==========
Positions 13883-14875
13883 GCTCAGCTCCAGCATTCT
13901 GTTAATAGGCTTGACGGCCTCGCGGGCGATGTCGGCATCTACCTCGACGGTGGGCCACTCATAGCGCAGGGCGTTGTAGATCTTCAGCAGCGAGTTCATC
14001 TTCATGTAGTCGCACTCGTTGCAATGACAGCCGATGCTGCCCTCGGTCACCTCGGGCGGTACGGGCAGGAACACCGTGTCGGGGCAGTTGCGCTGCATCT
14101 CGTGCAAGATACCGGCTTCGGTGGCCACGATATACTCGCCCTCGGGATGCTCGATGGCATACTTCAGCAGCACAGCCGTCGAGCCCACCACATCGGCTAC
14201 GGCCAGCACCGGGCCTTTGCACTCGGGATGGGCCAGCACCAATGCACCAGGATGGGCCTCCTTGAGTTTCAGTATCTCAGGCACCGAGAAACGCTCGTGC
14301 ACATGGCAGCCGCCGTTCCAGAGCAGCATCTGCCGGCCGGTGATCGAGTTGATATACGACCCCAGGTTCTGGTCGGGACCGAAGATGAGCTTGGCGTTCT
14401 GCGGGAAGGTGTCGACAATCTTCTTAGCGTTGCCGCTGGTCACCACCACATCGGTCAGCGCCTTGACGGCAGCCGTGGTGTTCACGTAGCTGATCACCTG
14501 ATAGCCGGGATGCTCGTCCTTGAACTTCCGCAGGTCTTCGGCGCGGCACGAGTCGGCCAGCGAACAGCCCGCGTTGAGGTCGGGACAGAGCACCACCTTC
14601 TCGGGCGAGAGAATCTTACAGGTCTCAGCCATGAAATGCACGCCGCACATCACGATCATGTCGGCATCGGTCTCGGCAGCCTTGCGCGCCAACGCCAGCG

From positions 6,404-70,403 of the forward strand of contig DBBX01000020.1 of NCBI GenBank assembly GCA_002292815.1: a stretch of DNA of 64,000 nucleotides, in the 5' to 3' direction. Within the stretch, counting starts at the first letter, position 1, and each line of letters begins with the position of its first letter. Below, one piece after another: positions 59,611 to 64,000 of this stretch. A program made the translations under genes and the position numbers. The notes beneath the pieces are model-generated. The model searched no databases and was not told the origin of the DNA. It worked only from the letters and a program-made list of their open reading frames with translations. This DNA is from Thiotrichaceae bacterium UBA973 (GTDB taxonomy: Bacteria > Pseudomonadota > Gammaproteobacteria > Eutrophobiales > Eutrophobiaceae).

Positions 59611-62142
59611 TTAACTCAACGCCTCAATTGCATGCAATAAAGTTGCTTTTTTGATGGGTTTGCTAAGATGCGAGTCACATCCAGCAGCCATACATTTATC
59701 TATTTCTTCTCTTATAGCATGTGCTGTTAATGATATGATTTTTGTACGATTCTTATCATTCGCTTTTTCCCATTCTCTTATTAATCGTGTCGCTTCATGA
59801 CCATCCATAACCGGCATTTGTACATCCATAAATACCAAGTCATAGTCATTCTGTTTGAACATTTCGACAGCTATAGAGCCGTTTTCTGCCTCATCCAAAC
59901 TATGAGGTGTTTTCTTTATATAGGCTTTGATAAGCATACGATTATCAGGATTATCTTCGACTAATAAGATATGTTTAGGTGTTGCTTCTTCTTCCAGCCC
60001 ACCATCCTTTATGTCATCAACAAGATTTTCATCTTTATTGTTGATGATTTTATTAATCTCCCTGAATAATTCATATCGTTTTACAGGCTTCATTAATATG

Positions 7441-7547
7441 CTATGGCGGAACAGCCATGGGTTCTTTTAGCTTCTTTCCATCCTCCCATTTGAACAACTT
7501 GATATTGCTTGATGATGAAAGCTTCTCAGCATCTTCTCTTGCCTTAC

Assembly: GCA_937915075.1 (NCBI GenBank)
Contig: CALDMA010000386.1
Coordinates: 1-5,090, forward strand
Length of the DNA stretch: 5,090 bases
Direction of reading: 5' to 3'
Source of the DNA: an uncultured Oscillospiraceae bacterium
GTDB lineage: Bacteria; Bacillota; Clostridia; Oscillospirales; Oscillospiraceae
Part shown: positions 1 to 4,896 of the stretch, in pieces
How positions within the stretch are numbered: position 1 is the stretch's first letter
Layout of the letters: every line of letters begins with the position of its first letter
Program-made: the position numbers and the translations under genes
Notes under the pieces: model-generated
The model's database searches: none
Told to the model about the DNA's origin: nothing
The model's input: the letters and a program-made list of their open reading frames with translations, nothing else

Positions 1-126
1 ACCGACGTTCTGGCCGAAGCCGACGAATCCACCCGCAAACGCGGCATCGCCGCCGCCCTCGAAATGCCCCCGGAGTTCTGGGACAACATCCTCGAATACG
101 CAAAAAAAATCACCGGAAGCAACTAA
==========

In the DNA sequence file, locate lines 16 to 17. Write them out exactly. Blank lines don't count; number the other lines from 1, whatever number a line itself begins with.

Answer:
59901 TATGAGGTGTTTTCTTTATATAGGCTTTGATAAGCATACGATTATCAGGATTATCTTCGACTAATAAGATATGTTTAGGTGTTGCTTCTTCTTCCAGCCC
60001 ACCATCCTTTATGTCATCAACAAGATTTTCATCTTTATTGTTGATGATTTTATTAATCTCCCTGAATAATTCATATCGTTTTACAGGCTTCATTAATATG